Scary movie nights were the height of my high school social life. Everybody who was anybody would get invited to some sweaty basement on a Friday night to cuddle up and get the bejeezus scared out of them, and my basement just so happened to be the hot spot for these hangouts. My dad had spent close to two years renovating what was essentially a giant storage closet into an awesome home theatre with surround sound, a sectional couch, and massive beanbags (perfect for cuddling).
So there I sat, just like I did every Friday night: palms sweaty, face as red as the walls of the basement I felt trapped in. But my fears were far from the Babadook or “It”. I was much more afraid of telling my best friends about my anxiety disorder.
I had been seeing a therapist for probably six months and was well on my way to feeling like myself again when the scary movie craze really hit its full stride. Before the hangouts started, my anxiety attacks were becoming less frequent and I felt like I could finally “be normal.” But in the basement watching movie after movie of Hannibal Lector or Buffalo Bill being seen more as animals than people I shrank further within myself, and all the progress I had made in therapy felt like it was fading away. What if they found out *I* was one of the crazy people we watched in the movies? There was no way they could love or respect somebody who was actually a monster, like those we gawked at in the movies.
The first person I ever told about my anxiety was one of my best friends at the time, Christina. We were taking a walk around the neighborhood, as we so often did when we wanted to chat without worrying about our parents hearing. My stomach was in knots as we walked and talked. I think she knew I needed to get something off my chest, but was gracious enough to act like everything was fine. The only thing I really remember about the conversation was saying “Something is wrong with me. I’m in therapy.” I broke into tears after having said it out loud for the first time. The shame of being “crazy” enough to need therapy was too much for me to handle. I had seen so many movies, and the only portrayal I had seen of somebody like me was that they could amount to nothing but a lonely, criminal life.
In my upper middle class, predominantly white suburban life, that was the only exposure I got to people like me – people who just needed a little help.
Nearly five years later, when I told Christina I was writing this piece, she graciously agreed to interview with me, but when I asked her to describe this incident, something amazing happened. She could hardly recall the event, at least not in vivid detail like I did. An interaction that I thought could potentially ruin my life had left no negative impact on her, or the way she saw me. She said “I think in a way, I was a little surprised, only because nobody in my life had ever really talked about therapy before….I was happy that you had decided to get help, and I wish I had the strength or the insight to realize that I should’ve followed in your footsteps.”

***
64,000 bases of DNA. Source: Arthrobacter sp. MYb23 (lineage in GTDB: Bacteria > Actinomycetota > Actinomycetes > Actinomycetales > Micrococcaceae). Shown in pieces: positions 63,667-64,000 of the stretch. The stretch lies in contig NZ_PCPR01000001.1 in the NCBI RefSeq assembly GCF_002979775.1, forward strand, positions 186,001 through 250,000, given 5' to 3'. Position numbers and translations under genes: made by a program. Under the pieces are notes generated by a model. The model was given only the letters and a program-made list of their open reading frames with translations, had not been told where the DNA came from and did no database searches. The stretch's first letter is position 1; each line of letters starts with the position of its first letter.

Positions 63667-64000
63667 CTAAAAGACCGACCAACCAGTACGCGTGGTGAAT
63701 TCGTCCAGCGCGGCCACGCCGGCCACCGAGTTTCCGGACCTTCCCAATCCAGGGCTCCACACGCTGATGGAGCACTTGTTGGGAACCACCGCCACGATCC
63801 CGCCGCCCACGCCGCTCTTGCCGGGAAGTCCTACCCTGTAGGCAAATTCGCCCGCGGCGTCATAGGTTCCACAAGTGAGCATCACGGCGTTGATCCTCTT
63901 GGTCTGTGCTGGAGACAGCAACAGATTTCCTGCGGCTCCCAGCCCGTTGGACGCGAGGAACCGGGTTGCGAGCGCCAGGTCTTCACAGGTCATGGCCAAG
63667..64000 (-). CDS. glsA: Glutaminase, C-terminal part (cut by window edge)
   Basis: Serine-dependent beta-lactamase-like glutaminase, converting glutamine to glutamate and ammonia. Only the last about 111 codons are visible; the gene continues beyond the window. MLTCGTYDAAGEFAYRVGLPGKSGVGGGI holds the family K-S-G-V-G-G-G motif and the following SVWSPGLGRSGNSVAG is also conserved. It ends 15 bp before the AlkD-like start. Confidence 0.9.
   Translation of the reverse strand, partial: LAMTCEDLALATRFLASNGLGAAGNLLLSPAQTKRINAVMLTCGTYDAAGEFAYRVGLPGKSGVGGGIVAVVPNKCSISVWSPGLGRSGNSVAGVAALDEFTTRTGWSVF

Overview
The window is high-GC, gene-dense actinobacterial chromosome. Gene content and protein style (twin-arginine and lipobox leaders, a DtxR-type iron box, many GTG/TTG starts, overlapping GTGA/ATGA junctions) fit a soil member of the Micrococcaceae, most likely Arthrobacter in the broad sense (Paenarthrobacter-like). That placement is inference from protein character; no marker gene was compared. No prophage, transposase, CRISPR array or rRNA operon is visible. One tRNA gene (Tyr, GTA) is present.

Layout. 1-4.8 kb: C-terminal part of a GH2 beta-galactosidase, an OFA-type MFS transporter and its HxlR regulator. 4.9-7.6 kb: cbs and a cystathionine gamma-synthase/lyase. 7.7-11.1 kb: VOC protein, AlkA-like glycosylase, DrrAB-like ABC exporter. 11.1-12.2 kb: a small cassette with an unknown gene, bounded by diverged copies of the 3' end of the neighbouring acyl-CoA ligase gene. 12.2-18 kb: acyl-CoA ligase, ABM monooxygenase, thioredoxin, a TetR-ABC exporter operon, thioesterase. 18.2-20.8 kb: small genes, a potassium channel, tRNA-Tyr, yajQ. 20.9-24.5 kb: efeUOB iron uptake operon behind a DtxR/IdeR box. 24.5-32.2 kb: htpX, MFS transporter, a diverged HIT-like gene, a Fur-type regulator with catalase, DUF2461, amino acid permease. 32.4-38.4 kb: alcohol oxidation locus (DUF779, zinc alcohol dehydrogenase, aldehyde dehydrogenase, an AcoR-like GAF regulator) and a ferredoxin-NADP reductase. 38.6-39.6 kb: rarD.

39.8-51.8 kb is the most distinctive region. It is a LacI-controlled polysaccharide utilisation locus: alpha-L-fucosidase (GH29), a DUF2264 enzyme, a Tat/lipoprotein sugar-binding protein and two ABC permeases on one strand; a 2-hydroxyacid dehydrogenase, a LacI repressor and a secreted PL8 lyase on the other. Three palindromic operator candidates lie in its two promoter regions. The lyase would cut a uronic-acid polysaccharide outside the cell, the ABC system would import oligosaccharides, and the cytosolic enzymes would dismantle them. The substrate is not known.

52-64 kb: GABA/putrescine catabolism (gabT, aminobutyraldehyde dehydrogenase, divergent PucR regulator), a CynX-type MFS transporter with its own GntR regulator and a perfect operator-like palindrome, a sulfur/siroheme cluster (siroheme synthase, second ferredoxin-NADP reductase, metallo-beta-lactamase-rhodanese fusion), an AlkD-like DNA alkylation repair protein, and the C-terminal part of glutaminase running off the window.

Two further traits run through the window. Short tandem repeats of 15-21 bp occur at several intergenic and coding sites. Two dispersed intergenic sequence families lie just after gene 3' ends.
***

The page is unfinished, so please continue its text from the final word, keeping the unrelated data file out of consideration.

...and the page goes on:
But from everything I had seen on television and in movies, that never seemed like a possible outcome. How could people ever like me just for me? Christina now attends James Madison University studying psychology. She explains how basic the fear of the mentally ill really is. “I think what we don’t understand intrigues us, as a species. Mental illness is so foreign to a lot of people. It’s either not talked about, or is attached to such a terrible stigma. The unknown or different is scary to us, which makes great movies, unfortunately.”
A few years after I stopped going to therapy I was still feeling the stigma when I started dating my current boyfriend, Emmett. For a few months I thought perhaps I could just go without telling him about the anxious side of me, but once I figured out he was in it for the long run, I knew I couldn’t hide it. Emmett remembers this pretty fondly…
“Carly seemed not always especially interested in social interaction though she was always one of the friendliest people I knew. I didn’t really think much of Carly’s anxiety disorder when she first told me. I kind of laughed (which was probably not exactly the perfect response) at the thought that her anxiety would make me like her less. Then I told her that I didn’t mind and that it didn’t change anything.”
The scary movie genre focuses on what most people don’t understand, and are too afraid to talk about. It’s so easy for the human mind to categorize between “us” and “them”. By portraying the mentally ill as violent criminals, that’s all we’ll ever see them as. Emmett described the effects these movies had on him “I know that for me, these poor portrayals made mental illness seem like a distant and terrifying occurrence. In reality, as I now know, people with even some of the most extreme mental illnesses live normal lives with the help of support systems and medication.”
The fact of the matter is that people with mental illness are twice as likely to be the victim of a crime, than to actually commit one. Then why don’t movies ever portray mentally ill characters in ways that are more humanistic? Why aren’t there films and television shows about people with anxiety that shows them as more than just unstable, socially awkward, and consistently on the verge of breakdown? If the problem could be as simple as people being scared of what they don’t understand, why don’t we make them understand it?
We are a new generation of movie makers and art creators. It’s important to consider what 1 in 4 of us feel on a daily basis, and how 4 out of 4 of us are all impacted.